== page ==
In an attempt to keep away from trouble, Facebook and Oculus are updating their privacy policies ahead of new legislation from the EU. Image: Compfight

Oculus is adding a privacy center that allows users to check the data collected about them by Oculus as announced by the Facebook-owned VR company early in the morning of this Thursday. However, it was announced that updates such as “My Privacy Centre” will be made available on May 20, as the new service terms are yet to be published this Friday.

This move made by Oculus intends to comply with the European Union’s data collection terms which have been made a funding basis to the upcoming General Protection Regulation. The new set of parameters has the goal of setting higher standards on the lawmaking and enforcement on the collection of data and personal information of the users made by companies.

Facebook and Oculus response to EU regulations

Tech and social media companies, in general, have been forced to make moves to adapt to these upcoming standards. In the case of Oculus, a spokesperson gave a very simple explanation of the changes that are to come; stating that changes are just mild tweaks to the way data and information is employed. She also explained that one of the goals is to create a “safe VR environment for all the people.”

Oculus associate general counsel Jenny Hall brought up the adding of Oculus’s existing code of conduct to the official terms of service of the company too. There is speculation on how the code will be expanded to meet further requirements imposed by the EU. Hall stated, “Our practices are not changing with respect to how we use data today. We are just including more transparency.”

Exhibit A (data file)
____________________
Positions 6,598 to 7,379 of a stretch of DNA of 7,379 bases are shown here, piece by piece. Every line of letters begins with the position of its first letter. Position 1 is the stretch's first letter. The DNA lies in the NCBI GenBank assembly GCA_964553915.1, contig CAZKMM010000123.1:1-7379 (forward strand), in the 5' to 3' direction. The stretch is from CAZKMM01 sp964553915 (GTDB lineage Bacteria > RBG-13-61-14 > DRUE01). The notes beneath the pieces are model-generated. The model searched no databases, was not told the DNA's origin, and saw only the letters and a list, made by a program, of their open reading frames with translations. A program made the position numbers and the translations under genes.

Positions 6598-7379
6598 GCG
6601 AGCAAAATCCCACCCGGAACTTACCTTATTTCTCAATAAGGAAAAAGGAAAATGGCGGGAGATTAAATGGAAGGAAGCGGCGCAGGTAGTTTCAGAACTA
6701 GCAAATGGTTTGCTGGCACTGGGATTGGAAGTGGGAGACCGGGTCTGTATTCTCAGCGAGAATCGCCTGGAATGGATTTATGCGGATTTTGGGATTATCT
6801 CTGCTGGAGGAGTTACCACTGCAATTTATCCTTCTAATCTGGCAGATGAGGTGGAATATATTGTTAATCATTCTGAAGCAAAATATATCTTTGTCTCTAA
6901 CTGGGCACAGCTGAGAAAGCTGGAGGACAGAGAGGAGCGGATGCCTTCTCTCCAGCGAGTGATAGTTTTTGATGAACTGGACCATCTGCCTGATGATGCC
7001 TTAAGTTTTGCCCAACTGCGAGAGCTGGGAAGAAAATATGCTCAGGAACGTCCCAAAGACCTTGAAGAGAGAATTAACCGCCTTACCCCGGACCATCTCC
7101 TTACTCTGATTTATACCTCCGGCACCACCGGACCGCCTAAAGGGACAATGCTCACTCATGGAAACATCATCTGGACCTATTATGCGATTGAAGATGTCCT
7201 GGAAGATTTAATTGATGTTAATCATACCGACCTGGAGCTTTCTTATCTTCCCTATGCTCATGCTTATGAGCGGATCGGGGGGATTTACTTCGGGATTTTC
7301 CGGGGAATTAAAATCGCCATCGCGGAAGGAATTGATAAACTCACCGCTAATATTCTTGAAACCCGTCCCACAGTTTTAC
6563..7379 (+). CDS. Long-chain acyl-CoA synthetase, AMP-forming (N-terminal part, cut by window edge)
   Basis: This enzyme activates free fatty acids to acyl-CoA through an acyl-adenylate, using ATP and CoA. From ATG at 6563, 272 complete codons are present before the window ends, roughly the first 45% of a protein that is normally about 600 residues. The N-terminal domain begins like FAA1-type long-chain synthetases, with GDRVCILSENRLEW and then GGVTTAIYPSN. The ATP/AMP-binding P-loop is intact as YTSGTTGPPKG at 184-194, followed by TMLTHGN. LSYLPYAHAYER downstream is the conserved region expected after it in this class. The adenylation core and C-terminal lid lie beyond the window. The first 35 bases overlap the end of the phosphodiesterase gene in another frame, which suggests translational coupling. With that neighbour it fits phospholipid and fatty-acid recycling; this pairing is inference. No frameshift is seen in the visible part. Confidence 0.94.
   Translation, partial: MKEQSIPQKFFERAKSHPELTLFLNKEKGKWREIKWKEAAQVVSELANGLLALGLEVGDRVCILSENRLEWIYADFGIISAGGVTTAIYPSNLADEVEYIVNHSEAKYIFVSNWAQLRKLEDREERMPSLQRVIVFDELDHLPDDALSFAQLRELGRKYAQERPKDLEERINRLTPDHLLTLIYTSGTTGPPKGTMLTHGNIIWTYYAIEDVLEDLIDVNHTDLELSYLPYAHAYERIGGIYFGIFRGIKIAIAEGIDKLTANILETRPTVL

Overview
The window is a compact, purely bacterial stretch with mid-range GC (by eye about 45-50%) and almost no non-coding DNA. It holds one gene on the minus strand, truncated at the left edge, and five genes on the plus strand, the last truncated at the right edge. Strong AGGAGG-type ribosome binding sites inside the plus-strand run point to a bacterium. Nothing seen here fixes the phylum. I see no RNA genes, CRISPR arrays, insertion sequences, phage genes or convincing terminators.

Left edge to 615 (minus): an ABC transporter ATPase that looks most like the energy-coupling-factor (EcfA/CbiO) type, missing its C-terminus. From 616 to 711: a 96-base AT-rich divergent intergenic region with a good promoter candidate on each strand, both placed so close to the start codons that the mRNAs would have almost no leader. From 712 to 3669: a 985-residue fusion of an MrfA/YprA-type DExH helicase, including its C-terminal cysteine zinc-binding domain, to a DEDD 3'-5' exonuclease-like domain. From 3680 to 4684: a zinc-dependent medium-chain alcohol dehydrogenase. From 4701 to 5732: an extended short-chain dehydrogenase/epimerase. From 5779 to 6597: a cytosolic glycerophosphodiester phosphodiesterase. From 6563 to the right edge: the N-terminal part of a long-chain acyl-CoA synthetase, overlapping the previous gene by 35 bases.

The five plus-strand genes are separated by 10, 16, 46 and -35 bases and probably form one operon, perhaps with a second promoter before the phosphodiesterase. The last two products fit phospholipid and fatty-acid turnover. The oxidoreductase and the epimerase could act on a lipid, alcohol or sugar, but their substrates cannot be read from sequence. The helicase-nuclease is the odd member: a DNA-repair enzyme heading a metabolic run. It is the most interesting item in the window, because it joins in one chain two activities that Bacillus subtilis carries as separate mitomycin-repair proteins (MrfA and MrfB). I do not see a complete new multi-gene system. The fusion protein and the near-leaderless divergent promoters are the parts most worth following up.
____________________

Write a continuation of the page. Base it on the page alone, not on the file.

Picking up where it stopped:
Oculus, being Facebook’s VR division is trying to get a headstart before the general data protection regulation takes effect on tech and social media industries. These clauses are scheduled to go into effect and be fully legally installed by May 25.

GDPR and EU regulations

EU regulations were responsible for the creation of the General Data Protection Regulation, which consists of laws and standards that will allow EU citizens to have more control over their personal data and information usage, it also calls upon tech companies to clarify the rules and responsibilities.

The implementation of new higher standards seems dramatically necessary given the fact that the previous set of laws known as the Directive Governing Data Protection, was passed in 1995 and is outdated. This outgoing legislation will be replaced by the more updated GDPR, which intends to unify the rules for companies in the EU and to compel companies to notify users.

Source: The Verge

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